njuries in this sport are brutal. I once saw someone’s skull crack open,” says Michael Belsole. The American sports enthusiast isn’t talking about rugby, American football or basketball but about muggle quidditch, the game that has moved from the magical world of Harry Potter to sports fields across the globe with the ninth world cup scheduled to be held in Germany this July.
Born in JK Rowling’s imagination and finding expression in Harry Potter book series, quidditch became even more popular when the author penned Quidditch Through The Ages, in which she explained the rules and history of the sport.
Soon, the sport caught on with the muggles ( the term for ‘ non- magic people’ in the Harry Potter realm), who adapted the game from players chasing each other on flying broomsticks into the real world, where contestants run around with the broom between their legs.
Belsole, a food truck entrepreneur in Mt Vernon, New York, played in the inaugural college season in 2008, but the first quidditch match took place in Middlebury College in Vermont on October 9, 2005 due to the initiative of students Xander Manshel and his friend Alex Benepe.
“At first, people either loved it or hated it. Luckily, a lot more loved it, so muggle quidditch began to grow,” says Benepe in an email interview. Since the college had just over 2,400 students, it began as a social activity. “It was fun and we hosted annual tournaments. The events started becoming intense and soon, other colleges began to participate,” adds Benepe, who is now the chief executive officer of US Quidditch, the organisation that governs the sport of quidditch in the US.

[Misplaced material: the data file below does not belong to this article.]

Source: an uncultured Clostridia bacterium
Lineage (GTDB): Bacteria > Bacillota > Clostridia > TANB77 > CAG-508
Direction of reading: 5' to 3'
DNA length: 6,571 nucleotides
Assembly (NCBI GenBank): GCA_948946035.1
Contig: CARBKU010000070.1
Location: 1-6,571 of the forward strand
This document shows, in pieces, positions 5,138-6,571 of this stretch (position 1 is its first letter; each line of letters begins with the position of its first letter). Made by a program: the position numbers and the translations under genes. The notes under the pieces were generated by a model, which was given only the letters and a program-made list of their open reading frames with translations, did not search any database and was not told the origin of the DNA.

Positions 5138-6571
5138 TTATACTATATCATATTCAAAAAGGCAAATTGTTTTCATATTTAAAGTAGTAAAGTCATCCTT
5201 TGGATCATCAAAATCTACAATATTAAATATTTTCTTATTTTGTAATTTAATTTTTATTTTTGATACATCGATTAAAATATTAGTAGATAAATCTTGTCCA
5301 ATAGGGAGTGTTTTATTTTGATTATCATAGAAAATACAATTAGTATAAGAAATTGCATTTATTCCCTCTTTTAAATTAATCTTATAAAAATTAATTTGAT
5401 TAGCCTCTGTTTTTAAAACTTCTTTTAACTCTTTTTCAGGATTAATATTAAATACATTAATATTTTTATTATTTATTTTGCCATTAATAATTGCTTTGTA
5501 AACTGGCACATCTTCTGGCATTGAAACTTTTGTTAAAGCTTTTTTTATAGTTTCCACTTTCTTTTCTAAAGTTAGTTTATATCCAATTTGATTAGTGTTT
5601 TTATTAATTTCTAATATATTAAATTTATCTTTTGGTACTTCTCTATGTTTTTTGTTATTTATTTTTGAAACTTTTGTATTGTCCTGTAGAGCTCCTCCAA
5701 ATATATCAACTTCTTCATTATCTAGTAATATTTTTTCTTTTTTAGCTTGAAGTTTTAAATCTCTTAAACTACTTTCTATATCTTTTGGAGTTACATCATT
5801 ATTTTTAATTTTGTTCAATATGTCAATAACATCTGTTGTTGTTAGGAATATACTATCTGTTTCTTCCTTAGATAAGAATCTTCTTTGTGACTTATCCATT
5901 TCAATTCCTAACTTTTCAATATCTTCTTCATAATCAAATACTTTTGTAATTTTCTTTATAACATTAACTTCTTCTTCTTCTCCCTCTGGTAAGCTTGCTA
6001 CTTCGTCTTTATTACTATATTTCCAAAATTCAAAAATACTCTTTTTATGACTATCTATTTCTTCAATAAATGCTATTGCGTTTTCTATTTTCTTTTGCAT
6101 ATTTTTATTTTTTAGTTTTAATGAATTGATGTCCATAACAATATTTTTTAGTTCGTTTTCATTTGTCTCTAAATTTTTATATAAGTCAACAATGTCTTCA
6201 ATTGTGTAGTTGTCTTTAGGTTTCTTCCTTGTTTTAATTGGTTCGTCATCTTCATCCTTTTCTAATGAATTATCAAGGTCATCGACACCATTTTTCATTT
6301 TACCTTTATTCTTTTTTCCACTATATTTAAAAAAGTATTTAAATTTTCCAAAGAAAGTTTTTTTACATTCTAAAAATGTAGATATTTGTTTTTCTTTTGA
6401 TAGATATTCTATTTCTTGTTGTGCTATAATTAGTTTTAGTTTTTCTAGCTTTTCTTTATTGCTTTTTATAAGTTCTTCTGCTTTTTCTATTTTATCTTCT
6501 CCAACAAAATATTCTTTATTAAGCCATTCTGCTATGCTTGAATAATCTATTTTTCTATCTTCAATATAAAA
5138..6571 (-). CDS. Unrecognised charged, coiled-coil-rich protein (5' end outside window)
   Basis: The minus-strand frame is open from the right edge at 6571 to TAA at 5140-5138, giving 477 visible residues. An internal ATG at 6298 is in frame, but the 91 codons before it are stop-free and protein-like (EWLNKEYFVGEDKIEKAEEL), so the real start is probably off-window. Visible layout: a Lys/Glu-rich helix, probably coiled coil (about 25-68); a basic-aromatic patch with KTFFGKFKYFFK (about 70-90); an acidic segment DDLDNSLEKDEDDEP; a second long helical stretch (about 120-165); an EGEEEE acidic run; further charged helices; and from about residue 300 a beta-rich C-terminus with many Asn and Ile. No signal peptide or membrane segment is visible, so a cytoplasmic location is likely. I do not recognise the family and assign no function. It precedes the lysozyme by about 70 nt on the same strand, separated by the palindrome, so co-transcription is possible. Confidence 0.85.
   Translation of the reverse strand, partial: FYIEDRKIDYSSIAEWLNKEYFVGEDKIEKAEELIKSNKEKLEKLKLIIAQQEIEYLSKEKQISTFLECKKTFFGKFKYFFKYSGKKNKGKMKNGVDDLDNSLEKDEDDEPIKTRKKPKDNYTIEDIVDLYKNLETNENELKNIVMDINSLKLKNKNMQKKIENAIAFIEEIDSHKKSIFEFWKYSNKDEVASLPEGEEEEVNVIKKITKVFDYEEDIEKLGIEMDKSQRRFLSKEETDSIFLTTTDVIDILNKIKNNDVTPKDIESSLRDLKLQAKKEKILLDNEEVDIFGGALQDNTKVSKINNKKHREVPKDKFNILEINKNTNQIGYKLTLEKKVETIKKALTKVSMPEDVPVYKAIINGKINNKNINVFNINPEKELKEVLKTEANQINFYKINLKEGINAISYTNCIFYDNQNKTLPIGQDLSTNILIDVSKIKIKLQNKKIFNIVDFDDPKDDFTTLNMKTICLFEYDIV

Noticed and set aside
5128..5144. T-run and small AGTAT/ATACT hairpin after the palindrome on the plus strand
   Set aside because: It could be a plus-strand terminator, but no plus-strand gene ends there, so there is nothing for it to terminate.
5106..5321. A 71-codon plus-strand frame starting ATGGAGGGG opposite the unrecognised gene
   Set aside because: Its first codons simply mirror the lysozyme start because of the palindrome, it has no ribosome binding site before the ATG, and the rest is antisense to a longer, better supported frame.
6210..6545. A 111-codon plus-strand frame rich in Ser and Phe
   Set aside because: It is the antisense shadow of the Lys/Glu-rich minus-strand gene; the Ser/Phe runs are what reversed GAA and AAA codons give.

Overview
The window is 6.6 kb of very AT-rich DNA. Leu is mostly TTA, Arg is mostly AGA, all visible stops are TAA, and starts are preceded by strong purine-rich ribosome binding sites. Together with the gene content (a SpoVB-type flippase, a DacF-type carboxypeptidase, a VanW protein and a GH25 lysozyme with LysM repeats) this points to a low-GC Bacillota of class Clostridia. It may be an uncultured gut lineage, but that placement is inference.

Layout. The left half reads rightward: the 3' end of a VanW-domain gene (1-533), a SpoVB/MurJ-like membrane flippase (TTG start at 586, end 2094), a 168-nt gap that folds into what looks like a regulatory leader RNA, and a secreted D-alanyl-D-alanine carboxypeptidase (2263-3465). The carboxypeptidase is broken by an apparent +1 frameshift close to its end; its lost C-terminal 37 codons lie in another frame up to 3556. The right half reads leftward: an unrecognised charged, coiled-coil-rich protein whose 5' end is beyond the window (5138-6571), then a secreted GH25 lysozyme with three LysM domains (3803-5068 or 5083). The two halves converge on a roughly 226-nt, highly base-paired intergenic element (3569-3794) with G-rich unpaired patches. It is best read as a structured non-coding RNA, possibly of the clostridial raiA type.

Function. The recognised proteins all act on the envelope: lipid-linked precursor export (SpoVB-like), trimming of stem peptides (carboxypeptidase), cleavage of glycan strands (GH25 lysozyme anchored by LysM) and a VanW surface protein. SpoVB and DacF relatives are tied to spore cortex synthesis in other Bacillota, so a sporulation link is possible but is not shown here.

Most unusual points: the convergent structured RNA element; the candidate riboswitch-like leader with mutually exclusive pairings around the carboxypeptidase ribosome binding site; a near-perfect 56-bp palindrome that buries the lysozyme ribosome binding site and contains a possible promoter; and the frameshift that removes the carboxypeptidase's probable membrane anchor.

After Benepe graduated, he and his friends made muggle quidditch a non- profit league by launching the International Quidditch Association and hosting events in other colleges and cities. “Fortunately, social media was on the rise at the time,” he says. That, along with press coverage, spread the word about muggle quidditch.
The inaugural year of the sport saw the first Quidditch World Cup. It had 10 teams from Middlebury College alone. In the years since, the game has grown exponentially. Benepe says the largest participation was in the fifth edition, which saw 8,000 attendees in New York. The ninth edition, which is scheduled to be held this July in Frankfurt, will have teams from the US, Australia, New Zealand, Argentina, Germany, France, Brazil and Canada.
Besides the fictional platform in the Harry Potter series, the 9 ¾ rule – allowing members of either gender to play in one team – encourages all genders to participate and compete equally on the pitch. The International Quidditch Association states: “Quidditch takes those benefits a step further by promoting a sport that is truly free of gender- based restrictions.” In some cases, players do not use a broomstick while playing. They carry a long stick instead
Muggle quidditch can be rough, sometimes resulting in player injuries